All these monsters eventually converge upon Zach’s school where the students have gathered for the annual high-school dance, but the monster orgy is less delightful in and of itself than the ‘one-on-ones’ that precede it – that is, a terrifying game of hide-and-seek with the angry snowman, a kitchen brawl with the devilish garden gnomes and a ‘supermarket sweep’ with a snarling werewolf. Letterman is no stranger to the live-action CG genre (he also directed Black in the Fox family comedy ‘Gulliver’s Travels), choreographing the ensuing creature mayhem with panache and a healthy dose of wit – and like Stine’s own books, there are just the right amount of scares to keep a younger audience hooked without freaking them out.
Much of the charm derives from the meta conceit, most notably Black, who gets to channel his inner peculiarities playing the curmudgeonly author. Black remains goofy as ever during the ensuing creature chaos, but there is a nasty, distant and even angry side to him pulling double duty as Slappy that is genuinely refreshing to watch. His comic timing is as sharp as ever, especially when delivering amusing zingers about Stine’s popularity vis-à-vis that of a certain fellow author of the same genre that he refers to as “Steve King”. Few actors can crack a joke one second and turn in a subtle character beat the next, but the inimitable Black does just that in conveying Stine’s loneliness and melancholy in a poignant third-act twist – and Black also gets reliable support from his teenage co-stars, including the appealing Minnette as Zach and the scene-stealing Lee as his scaredy-cat cum dorky pal Champ.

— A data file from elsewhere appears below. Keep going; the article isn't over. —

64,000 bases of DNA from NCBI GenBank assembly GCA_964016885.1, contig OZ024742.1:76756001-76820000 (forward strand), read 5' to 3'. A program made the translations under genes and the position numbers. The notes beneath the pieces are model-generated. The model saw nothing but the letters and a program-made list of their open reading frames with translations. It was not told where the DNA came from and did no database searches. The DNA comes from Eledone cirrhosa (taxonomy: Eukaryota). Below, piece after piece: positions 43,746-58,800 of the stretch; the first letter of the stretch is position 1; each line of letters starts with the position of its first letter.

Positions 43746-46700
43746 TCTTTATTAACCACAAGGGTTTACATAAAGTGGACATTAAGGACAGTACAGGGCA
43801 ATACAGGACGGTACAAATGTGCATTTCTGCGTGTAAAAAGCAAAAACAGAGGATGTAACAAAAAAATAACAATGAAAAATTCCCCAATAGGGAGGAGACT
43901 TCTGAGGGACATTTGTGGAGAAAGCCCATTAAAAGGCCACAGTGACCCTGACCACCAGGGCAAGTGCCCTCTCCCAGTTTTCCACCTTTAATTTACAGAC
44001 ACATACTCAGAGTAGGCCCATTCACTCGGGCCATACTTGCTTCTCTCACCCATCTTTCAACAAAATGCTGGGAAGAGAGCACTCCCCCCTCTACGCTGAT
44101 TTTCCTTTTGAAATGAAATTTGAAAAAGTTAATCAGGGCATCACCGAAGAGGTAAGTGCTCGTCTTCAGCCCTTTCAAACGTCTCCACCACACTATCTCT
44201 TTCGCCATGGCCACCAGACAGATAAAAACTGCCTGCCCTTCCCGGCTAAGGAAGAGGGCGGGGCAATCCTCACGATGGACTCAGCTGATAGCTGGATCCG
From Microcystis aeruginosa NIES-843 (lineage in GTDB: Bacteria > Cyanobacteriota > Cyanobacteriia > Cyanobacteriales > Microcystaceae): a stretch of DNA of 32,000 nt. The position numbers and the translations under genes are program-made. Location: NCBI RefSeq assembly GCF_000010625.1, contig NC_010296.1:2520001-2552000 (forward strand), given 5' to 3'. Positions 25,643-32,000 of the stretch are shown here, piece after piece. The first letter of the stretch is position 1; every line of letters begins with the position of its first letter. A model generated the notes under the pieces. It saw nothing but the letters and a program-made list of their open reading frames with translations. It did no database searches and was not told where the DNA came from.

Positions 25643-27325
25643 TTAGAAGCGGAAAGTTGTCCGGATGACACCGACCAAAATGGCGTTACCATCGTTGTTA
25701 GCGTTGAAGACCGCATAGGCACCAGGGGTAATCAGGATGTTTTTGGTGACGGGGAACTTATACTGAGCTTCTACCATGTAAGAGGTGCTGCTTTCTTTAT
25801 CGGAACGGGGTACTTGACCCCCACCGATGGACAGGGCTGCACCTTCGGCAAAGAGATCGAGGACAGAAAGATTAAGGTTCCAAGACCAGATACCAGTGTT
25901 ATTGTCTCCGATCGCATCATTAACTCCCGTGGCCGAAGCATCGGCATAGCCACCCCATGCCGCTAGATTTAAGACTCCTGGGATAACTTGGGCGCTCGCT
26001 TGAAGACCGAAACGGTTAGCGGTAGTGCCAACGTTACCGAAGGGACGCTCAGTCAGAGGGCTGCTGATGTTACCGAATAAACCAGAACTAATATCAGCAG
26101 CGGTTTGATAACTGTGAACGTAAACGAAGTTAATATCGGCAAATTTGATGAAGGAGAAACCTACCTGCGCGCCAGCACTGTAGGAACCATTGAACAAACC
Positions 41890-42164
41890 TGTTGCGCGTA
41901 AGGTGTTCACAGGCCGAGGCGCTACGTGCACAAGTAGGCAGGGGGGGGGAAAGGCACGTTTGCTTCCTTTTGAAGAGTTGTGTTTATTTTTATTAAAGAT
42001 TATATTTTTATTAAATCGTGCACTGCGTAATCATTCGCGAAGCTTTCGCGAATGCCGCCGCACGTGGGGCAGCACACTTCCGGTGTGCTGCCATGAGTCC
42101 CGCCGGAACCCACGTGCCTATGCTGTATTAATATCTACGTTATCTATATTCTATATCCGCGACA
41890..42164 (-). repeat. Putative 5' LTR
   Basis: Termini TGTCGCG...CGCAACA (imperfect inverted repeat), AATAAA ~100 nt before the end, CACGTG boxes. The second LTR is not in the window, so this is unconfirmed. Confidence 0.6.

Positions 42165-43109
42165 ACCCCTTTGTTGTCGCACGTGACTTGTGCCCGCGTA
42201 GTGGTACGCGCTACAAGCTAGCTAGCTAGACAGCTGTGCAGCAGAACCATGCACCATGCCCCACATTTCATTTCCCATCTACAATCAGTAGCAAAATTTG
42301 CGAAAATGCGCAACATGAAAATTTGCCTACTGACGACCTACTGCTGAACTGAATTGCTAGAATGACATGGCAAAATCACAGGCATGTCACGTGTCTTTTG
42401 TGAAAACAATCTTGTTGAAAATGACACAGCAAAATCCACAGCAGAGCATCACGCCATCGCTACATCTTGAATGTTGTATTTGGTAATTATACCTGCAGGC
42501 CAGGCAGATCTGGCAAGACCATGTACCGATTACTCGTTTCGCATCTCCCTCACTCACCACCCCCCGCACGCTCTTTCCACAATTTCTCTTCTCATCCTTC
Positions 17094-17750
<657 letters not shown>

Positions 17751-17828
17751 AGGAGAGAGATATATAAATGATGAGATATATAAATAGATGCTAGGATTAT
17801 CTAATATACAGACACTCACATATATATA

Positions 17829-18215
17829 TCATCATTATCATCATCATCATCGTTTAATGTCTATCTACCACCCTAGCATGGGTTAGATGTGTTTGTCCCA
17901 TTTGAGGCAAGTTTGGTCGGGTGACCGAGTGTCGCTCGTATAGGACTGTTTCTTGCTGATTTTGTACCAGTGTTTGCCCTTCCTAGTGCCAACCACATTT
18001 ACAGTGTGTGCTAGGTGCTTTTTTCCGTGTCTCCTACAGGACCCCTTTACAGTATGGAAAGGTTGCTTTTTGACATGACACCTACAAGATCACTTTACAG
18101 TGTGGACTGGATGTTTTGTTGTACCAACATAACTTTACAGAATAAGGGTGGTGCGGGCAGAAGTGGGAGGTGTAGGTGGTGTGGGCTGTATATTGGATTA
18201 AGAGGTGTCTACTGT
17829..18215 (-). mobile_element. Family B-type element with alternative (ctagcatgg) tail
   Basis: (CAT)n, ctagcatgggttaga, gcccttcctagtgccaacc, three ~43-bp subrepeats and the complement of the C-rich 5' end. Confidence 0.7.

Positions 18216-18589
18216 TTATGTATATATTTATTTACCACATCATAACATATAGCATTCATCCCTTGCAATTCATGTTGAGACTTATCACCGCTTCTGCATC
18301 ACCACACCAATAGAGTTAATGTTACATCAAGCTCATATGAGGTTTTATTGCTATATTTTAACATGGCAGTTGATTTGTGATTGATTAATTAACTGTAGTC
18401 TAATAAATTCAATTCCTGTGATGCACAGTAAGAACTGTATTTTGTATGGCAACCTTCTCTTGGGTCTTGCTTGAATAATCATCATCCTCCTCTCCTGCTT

Despite there being every reason to be cynical about yet another YA-lite series making its way to the big screen, ‘Goosebumps’ overcomes such cynicisms by achieving a crowd-pleasing blend of laughs and frights. Its genius lies in not taking things too literally (pun intended) and going instead for a neat trick that not only allows its makers to stuff about 25 monsters into the frenzied fray but also project a witty, tongue-in-cheek sensibility that demonstrates quite literally the power of fiction to come alive. The real-life author himself pops up in a cameo right at the end playing a drama teacher named Mr Black, and by that time, there is no doubt ‘Goosebumps’ is through and through a thrilling delight for audiences young and old.
(Applying a clever meta- twist to bring a whole bevy of R.L. Stine’s spooky creations to life, this feature adaptation of his bestselling series with Jack Black playing the author is a thrilling, raucous delight)
Review by Gabriel Chong